Nevermind Web 3.0 – What on Earth is Web 2.0?!
Web 2.0 is a term used to describe websites and technologies that have been seamlessly combined in order to enhance the classic, 1 dimensional scope of a website.
Such an example of a Web 2.0 website would be Google Maps, where satellite information and aerial photographs have been combined with directory information and images.
Facebook, too, is a good example of Web 2.0 – a dynamic hub of information about pre-selected friends and relatives, it offers browser based games, addition of RSS and video information, not to mention providing an online public profile for users. Almost all social networking tools come under the Web 2.0 description, as do popular, user-targeted ecommerce solutions such as Amazon. Find out more in the article Web 2.0 Definition in the Classroom.
However, now talk in the technorati columns, blogs and magazines begins to focus on Web 3.0. What is Web 3.0, and how does is stand up in a Web 2.0 vs Web 3.0 comparison?
Definitions and Arguments
Before we go on, however, we should tidy up the matter of definitions. Those examples above that I have given to represent Web 2.0 can be argued to be nothing more than derivations of Web 1.0 – certainly Amazon.com with its almost magical algorithms to make suggestions to you based on previous purchases or services could be said to be nothing more than Web 1.0, and was offering these services before the Web 2.0 term was defined.
Meanwhile Ajax – the underlying technology that powers dynamic content on Facebook – can be argued to be little more than an additional layer on top of HTML rather than a language to replace it.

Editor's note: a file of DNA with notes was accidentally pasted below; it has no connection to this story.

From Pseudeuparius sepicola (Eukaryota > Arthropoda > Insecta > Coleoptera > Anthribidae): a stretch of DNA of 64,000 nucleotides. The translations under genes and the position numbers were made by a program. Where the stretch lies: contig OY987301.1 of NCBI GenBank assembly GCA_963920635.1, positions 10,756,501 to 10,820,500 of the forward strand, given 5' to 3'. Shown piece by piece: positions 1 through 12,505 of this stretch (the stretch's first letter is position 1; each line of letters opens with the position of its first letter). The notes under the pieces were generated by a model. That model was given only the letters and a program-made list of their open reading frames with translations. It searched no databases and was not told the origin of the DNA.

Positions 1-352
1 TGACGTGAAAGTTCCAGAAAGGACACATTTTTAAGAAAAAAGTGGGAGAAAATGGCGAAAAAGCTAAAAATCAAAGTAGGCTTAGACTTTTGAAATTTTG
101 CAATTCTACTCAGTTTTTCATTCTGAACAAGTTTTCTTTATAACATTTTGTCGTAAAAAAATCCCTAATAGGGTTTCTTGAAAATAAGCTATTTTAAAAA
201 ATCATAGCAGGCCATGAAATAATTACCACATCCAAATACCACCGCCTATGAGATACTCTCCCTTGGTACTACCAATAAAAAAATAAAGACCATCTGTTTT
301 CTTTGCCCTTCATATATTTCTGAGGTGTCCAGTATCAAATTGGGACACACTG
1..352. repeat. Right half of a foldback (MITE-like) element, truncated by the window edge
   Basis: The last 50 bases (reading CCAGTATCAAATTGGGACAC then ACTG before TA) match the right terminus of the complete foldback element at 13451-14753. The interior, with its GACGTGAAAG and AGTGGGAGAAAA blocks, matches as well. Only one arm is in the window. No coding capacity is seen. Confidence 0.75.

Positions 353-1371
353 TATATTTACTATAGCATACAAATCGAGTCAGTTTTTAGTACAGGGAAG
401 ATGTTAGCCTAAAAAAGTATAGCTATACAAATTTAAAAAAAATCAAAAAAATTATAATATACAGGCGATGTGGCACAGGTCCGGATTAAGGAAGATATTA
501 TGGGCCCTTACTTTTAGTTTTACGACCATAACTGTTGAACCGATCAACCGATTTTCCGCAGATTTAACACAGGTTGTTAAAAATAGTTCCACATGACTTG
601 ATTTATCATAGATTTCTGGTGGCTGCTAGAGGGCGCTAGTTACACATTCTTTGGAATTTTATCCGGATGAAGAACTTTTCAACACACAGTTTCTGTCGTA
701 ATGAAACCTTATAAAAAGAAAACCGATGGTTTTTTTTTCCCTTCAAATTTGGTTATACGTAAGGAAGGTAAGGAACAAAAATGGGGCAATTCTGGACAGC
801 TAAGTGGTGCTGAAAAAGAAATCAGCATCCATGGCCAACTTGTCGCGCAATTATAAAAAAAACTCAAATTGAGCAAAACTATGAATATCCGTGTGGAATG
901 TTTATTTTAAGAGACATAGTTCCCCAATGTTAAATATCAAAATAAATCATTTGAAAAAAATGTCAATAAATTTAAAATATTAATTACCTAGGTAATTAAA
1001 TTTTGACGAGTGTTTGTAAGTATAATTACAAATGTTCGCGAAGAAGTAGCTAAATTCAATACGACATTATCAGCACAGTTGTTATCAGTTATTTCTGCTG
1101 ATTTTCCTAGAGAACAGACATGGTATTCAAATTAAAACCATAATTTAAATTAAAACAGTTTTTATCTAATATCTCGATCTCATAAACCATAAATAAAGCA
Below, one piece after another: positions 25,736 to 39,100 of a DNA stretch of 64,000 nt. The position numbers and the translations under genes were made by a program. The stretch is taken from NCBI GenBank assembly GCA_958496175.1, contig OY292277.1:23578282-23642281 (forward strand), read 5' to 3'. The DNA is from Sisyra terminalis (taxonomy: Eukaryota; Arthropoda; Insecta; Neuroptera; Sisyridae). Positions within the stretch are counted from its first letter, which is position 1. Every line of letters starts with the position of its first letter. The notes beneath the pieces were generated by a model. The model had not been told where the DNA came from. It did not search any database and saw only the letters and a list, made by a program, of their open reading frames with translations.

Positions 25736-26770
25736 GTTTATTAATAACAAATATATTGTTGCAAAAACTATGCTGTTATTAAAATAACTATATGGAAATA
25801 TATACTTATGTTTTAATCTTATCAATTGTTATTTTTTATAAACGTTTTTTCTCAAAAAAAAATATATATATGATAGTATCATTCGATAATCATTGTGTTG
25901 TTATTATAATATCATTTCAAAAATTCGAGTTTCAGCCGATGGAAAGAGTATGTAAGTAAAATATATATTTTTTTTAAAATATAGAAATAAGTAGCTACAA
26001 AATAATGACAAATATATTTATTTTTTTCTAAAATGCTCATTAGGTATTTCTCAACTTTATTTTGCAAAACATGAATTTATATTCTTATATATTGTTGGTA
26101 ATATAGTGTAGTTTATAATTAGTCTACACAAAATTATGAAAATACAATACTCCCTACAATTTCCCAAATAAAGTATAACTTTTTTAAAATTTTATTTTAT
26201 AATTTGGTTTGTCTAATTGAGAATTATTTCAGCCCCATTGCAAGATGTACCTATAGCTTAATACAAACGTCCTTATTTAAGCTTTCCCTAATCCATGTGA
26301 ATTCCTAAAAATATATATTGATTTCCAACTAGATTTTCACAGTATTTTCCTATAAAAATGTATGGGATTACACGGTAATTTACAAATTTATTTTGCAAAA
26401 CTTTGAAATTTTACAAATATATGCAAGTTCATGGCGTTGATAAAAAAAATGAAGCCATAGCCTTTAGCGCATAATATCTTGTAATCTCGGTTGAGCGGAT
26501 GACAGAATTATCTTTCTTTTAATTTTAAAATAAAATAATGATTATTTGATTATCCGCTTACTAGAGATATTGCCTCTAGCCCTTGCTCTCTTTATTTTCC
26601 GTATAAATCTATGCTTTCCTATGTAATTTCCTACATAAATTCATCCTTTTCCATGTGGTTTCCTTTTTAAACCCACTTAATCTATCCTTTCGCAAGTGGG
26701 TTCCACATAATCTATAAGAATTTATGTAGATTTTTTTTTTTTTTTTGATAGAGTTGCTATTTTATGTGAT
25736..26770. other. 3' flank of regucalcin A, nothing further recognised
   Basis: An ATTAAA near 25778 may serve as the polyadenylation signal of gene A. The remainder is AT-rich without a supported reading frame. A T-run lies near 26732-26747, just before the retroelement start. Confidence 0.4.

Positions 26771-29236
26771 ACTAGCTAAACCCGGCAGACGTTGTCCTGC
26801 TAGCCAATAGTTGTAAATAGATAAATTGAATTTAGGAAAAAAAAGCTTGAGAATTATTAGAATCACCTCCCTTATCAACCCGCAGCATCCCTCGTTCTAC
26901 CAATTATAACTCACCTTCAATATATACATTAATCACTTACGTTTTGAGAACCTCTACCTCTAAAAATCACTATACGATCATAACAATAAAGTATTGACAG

As you can see, the Web 2.0 vs Web 3.0 argument is going to be an interesting one – especially when we consider that Web 3.0 is yet to occur. Given the difficulties in providing an accepted universal definition for Web 2.0, there could be some difficulty in comparing the two generations of the World Wide Web!
Defining Web 3.0
The Web 2.0 vs Web 3.0 comparison is not something that can be easily defined given Web 3.0’s lack of a specific definition.
If Web 2.0 can be defined as a period of technological enhancement to static HTML generated web pages, offering the social networking, blogging and ecommerce tools that we take for granted on a daily basis, then Web 3.0 is something quite different; something to which comparison might be difficult.
Arguments as to what the definition of Web 3.0 might be range from the general term “semantic web” in which search is quicker and more comprehensive, thanks to a range of indexing systems such as tagging, to it being the time when the web and TV collide, to a disturbing definition of humans being constantly “plugged in” to the net.
The most simplest comparison then might be to understand Web 2.0 as a successful integration of many online services into use web-based mashups and apps, and Web 3.0 as the real world implementation of these services, best demonstrated with the use of the Layar system. Layar is effectively an invasion of 2D, online search services into 3D space with the help of camera mounted mobile phones, and presents information, clearly and relatively – an application of the semantic web. Our review of the Layar Reality Browser should make this particular Web 3.0 definition – probably the most popular – much clearer.
(Image: Layar website)